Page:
Sunday, November 29, 2009

The needle and the damage done

We are just now home from getting our H1N1 vaccinations. I don't think I ever want to go through that again. Except, oh yeah, we'll need another flu shot next fall. Sigh.

The screaming. The crying. The hysterical assertions that she didn't need the shot. The eyes of every other parent, (not to mention every kid and nurse) on our little spectacle, no doubt congratulating themselves on having far better behaved offspring. Saying that Rachel is a bit scared of shots is kind of like saying that the Leafs are off to a bit of a slow start this season. Or that they soufflent les chèvres just a little bit. (That's for you, Josie ♥.) Rachel is petrified.

I know this, and I had it all planned out so she wouldn't be scared. I bought two Emla patches, which contain a topical anesthetic, and told the girls they were magic patches. I said if they wore them for an hour before the shot, the shot wouldn't hurt. The girls were good with that. On the way there they were arguing about who was going to go first. Both wanted to.

But when we got there, the cracks began to appear in Rae's facade. She molded herself to my legs and buried her head in my stomach. "I don't want to get the shot" she said. I explained about how we didn't want her to get sick and about how the magic patch would mean that it wouldn't hurt. Turns out it isn't the pain she's worried about, it's the thought of something sharp going through her skin. Like the time a teeny tiny splinter was stuck about a nanometre into her foot, with most of it out and able to be grasped, and she carried on as if she'd been gut shot and wouldn't let me touch it for nearly an hour and we missed skating.

So we waited until she composed herself. Leah and I had our shots (the patch worked really well for Leah). And we waited. And I cajoled, and I reasoned and I said we weren't leaving until she had her shot. Finally, about a half hour later, in response to a bribe of being allowed to spend some of her birthday money on a new DVD right after the shot, she allowed it to happen. And I still had to hold on to her in case she decided to bolt at the last minute. After it was over, she gave the nurse a hug, so I guess she doesn't hold grudges.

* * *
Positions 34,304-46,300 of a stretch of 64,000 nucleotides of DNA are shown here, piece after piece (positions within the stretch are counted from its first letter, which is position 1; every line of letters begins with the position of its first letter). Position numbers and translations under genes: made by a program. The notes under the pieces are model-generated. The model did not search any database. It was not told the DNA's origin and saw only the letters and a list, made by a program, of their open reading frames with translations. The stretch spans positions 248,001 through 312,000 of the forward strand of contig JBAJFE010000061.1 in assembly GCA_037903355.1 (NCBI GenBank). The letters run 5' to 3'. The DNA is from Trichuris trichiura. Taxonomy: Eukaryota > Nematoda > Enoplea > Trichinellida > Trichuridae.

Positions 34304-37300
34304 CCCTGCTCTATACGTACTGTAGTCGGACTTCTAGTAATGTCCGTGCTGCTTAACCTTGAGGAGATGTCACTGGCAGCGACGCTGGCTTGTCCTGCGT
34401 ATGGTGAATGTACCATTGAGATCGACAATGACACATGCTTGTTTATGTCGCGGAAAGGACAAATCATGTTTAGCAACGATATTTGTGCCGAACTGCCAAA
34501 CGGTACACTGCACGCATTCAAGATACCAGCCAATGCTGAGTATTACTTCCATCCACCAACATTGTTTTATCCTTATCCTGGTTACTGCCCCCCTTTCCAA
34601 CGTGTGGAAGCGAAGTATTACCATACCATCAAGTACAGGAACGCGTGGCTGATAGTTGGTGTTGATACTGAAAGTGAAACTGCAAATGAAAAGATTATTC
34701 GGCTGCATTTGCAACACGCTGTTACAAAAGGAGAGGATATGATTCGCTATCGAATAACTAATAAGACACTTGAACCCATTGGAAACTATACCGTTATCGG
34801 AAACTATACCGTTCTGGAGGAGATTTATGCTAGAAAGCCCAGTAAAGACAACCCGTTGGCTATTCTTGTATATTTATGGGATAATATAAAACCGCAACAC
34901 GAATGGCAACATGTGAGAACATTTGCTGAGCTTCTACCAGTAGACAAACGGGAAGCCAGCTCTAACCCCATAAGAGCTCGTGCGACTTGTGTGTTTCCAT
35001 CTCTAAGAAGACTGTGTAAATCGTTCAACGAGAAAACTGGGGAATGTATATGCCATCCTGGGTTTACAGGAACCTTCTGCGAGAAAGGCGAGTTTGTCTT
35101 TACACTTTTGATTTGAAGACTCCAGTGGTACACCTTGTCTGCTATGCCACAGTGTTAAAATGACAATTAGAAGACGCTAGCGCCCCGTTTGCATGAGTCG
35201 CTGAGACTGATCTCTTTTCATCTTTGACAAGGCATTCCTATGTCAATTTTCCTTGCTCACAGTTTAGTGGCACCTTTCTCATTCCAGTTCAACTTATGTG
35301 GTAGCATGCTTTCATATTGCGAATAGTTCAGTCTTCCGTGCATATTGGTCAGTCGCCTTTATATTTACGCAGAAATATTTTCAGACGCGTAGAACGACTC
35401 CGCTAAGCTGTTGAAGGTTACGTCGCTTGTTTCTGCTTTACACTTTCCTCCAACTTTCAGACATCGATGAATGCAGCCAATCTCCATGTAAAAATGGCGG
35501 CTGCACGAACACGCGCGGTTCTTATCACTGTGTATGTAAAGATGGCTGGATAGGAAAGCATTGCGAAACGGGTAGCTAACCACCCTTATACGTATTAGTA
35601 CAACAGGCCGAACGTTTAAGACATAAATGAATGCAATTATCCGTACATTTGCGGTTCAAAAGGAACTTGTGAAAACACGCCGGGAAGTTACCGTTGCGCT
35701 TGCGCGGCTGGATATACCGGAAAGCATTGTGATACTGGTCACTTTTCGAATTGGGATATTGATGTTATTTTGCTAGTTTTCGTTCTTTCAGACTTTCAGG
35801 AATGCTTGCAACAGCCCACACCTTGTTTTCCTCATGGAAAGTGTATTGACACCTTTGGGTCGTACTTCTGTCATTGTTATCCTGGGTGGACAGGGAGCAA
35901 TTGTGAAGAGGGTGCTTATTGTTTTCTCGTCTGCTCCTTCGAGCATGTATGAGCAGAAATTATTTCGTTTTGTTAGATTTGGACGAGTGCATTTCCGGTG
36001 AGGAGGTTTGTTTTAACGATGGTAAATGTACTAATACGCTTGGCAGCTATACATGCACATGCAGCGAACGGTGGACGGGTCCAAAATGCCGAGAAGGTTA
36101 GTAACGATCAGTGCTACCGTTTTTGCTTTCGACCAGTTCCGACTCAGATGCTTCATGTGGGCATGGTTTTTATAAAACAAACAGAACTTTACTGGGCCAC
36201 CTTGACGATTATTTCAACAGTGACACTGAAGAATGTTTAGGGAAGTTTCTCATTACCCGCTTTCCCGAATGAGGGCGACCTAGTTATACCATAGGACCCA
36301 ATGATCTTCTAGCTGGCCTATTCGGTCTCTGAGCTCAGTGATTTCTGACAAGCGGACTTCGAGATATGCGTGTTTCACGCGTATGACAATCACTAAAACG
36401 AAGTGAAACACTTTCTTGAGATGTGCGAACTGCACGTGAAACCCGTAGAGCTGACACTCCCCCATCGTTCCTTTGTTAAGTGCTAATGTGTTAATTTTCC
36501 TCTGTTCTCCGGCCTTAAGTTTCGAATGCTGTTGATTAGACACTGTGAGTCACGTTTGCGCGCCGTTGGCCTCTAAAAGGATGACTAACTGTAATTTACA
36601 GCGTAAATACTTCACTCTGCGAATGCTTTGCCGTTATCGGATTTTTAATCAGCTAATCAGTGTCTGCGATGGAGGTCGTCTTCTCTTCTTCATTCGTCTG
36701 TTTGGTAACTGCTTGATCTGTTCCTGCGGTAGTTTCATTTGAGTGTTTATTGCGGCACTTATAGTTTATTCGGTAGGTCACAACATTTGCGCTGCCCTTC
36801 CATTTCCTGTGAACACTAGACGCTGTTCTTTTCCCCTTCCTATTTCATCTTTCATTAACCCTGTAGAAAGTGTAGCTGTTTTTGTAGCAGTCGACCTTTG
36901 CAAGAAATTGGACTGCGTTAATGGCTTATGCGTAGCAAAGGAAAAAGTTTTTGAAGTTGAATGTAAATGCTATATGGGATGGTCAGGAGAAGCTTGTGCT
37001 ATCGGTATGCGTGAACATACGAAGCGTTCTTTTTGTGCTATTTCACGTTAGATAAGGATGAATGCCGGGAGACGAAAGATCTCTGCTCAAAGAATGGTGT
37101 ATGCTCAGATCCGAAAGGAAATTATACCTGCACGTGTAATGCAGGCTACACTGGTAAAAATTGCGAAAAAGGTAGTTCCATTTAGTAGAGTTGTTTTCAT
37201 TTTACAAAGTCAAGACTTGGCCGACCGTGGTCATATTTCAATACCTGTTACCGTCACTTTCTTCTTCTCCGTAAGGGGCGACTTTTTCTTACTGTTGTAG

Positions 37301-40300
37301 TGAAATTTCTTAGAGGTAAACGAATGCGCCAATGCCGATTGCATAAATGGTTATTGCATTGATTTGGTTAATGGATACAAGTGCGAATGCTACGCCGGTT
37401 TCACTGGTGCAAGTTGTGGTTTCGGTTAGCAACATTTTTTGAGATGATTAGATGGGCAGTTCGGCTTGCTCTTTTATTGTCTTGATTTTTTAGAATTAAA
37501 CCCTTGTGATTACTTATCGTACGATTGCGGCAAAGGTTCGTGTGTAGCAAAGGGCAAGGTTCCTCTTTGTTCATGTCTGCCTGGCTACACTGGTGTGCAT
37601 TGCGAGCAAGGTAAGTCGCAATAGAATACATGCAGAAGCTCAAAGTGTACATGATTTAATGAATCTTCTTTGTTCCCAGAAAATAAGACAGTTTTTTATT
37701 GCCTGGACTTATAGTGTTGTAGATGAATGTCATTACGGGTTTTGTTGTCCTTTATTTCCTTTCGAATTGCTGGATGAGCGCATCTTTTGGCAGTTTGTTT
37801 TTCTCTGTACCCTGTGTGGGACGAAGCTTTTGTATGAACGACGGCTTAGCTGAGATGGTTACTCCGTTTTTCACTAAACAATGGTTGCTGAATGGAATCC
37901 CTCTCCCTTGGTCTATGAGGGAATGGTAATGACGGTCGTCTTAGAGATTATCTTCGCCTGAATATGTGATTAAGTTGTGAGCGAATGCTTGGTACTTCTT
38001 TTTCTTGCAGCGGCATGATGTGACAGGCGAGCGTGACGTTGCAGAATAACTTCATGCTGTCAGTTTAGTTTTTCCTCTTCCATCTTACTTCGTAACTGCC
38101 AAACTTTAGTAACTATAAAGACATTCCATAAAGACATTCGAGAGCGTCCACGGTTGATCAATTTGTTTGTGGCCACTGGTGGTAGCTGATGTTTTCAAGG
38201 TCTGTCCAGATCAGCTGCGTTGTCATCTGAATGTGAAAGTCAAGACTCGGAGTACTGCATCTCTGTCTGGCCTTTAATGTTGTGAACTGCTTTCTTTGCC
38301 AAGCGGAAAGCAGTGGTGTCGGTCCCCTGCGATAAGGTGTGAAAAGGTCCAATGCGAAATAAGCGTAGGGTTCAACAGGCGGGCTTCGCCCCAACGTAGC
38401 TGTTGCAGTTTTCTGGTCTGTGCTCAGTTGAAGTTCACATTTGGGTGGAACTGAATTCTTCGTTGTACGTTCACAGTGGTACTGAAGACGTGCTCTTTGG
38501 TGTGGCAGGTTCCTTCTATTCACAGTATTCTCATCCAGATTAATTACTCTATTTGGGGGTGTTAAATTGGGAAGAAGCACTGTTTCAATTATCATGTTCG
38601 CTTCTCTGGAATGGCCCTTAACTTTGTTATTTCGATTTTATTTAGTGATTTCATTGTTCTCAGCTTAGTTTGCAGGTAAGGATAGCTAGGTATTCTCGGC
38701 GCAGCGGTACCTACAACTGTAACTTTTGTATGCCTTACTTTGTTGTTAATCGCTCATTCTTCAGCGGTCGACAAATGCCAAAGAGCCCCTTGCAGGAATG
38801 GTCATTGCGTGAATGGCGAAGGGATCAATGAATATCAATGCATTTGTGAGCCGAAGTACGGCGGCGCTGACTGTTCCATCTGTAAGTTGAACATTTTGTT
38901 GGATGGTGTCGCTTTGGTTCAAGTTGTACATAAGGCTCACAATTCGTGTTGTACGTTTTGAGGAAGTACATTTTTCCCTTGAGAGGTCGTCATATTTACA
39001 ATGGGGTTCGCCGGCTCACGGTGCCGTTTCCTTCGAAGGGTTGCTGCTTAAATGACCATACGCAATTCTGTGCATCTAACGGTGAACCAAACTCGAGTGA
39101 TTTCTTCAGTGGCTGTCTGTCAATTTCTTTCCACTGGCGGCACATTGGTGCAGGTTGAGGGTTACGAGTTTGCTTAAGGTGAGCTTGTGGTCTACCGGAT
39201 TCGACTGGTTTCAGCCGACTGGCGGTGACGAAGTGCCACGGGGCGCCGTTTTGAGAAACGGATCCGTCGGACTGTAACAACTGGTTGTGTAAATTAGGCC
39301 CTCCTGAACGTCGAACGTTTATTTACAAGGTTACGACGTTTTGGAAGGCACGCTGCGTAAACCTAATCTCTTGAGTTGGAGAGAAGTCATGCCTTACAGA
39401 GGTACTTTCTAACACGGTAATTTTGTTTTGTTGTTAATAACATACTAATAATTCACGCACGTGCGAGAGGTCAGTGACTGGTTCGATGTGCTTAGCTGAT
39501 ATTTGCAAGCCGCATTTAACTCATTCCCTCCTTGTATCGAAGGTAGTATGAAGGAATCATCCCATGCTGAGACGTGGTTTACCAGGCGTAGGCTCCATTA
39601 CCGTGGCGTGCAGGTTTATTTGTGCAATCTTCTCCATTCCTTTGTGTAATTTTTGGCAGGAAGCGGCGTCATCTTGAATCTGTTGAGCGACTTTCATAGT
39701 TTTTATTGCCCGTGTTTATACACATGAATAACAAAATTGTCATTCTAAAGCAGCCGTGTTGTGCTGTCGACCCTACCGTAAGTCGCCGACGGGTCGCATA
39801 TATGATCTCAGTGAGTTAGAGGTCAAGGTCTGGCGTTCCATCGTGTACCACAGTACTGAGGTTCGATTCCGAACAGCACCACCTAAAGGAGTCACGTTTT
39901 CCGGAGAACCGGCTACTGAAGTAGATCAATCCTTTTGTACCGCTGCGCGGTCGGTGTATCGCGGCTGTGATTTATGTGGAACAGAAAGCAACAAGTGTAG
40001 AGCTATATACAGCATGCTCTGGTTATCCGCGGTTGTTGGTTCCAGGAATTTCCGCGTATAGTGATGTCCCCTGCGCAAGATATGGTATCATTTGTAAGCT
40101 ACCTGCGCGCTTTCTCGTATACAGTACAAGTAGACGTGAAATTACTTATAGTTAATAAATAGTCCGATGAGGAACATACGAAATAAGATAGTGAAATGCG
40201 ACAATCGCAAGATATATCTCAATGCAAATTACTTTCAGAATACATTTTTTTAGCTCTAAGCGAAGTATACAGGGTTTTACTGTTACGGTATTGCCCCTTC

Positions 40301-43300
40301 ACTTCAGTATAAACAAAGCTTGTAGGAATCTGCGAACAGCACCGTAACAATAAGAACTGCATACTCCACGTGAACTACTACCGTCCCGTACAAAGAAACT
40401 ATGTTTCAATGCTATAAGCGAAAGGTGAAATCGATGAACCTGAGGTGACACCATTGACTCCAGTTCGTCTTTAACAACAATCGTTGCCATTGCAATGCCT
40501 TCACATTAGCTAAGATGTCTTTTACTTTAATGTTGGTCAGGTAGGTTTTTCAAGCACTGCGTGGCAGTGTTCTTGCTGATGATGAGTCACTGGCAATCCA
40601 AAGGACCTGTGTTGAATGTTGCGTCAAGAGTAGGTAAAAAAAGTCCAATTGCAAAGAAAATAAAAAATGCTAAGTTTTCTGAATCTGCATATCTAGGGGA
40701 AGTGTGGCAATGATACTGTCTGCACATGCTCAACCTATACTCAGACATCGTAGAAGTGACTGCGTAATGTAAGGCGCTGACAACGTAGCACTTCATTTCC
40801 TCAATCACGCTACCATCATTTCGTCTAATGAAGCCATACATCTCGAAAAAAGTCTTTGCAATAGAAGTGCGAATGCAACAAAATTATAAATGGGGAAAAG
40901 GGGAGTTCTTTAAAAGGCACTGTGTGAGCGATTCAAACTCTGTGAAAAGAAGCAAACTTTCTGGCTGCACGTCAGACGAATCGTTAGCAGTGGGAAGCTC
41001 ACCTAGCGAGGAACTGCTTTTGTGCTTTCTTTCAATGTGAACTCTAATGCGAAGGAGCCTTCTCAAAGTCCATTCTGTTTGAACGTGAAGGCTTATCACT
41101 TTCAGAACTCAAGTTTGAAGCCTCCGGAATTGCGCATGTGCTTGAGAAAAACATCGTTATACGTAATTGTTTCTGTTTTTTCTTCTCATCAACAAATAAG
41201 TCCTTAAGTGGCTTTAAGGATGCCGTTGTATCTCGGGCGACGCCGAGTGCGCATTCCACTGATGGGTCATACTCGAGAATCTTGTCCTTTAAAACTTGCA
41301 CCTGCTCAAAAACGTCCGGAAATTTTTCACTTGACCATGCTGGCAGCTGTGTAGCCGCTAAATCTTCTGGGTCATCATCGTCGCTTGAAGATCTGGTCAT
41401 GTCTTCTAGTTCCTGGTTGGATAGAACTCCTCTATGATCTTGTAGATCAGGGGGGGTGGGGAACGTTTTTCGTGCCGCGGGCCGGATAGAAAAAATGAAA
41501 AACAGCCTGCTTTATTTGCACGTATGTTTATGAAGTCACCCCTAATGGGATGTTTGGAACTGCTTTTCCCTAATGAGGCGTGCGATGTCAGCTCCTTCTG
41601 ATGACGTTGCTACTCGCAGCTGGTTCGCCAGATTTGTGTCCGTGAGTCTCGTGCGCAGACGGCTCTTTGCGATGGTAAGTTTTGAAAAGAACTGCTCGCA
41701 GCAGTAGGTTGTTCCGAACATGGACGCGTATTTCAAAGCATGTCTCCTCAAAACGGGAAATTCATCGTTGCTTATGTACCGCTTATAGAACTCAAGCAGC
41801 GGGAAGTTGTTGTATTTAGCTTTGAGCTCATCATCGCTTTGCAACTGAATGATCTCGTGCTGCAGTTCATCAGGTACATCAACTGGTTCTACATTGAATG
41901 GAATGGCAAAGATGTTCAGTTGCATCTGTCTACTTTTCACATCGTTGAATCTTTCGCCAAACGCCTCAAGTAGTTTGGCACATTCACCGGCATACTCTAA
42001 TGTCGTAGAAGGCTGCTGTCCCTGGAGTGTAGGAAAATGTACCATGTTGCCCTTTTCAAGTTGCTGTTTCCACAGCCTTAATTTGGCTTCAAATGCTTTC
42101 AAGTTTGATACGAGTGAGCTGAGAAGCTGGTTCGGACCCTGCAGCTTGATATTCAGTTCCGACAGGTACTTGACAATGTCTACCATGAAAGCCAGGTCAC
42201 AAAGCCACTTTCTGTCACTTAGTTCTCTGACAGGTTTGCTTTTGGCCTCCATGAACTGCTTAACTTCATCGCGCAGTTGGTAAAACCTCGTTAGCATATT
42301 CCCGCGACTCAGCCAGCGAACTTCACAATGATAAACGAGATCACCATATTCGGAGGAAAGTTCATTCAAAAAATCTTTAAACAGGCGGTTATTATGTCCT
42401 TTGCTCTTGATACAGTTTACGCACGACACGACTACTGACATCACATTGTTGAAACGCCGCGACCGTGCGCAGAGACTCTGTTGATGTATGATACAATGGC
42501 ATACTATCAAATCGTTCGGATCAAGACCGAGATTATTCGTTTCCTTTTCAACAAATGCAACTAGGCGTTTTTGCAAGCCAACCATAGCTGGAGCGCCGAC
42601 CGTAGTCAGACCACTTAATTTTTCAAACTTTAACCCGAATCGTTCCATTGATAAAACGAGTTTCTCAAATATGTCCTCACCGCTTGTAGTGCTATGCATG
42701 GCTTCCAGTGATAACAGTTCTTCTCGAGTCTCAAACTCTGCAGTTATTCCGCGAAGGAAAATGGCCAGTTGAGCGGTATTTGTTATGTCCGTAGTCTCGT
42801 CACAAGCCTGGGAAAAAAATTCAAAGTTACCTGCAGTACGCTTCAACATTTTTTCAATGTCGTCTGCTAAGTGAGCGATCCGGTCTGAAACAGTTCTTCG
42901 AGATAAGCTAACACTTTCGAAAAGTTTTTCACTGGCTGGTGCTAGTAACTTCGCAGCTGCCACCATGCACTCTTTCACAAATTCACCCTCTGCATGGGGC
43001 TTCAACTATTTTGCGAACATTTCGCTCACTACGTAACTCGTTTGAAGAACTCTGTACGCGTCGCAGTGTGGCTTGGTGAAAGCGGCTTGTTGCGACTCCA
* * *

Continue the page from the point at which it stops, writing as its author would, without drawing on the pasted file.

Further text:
Then it was off to the store for the DVD. We purchased one and were almost home when another emotional eruption occurred in the back seat. Emily, Rae's most beloved Webkinz spaniel was not in the car. I remembered Rae carrying Emily out of the community centre where the flu shot clinic was held. Emily must have been left behind in Walmart. More floods of tears as I turned the car around and headed back to the store. Against all odds, we found Emily, still sitting in front of the display TV showing Snow Buddies that the girls had stopped to watch for a minute while we were shopping. Disaster averted.

Since we've been home, things have been back to normal, and no one is complaining about sore arms or anything. So all is well. Until next year.

15 comments:

  1. Oh boy, that is traumatic. And you are so much more patient than I am.

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  2. Oh man. I think I need to call my mother and ask for an apology... I was like that.

    Glad you all survived. "Soufflent les chèvres..." bloody brilliant.

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  3. That does sound stressful - here in the UK the shots are only for high risk groups and up to age 5 for now, so we haven't had to deal with it yet.

    Good choice on the helps/distractions - Snow Buddies is C's favourite movie and Emily must have looked like she was part of the display for it!

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  4. , Jen, it was pretty traumatic. I'm glad it's over.

    Nat - I was thinking of you when I picked the title of the post, lol. And I can't take credit for 'souffle les chèvres', that's from my friend Josie.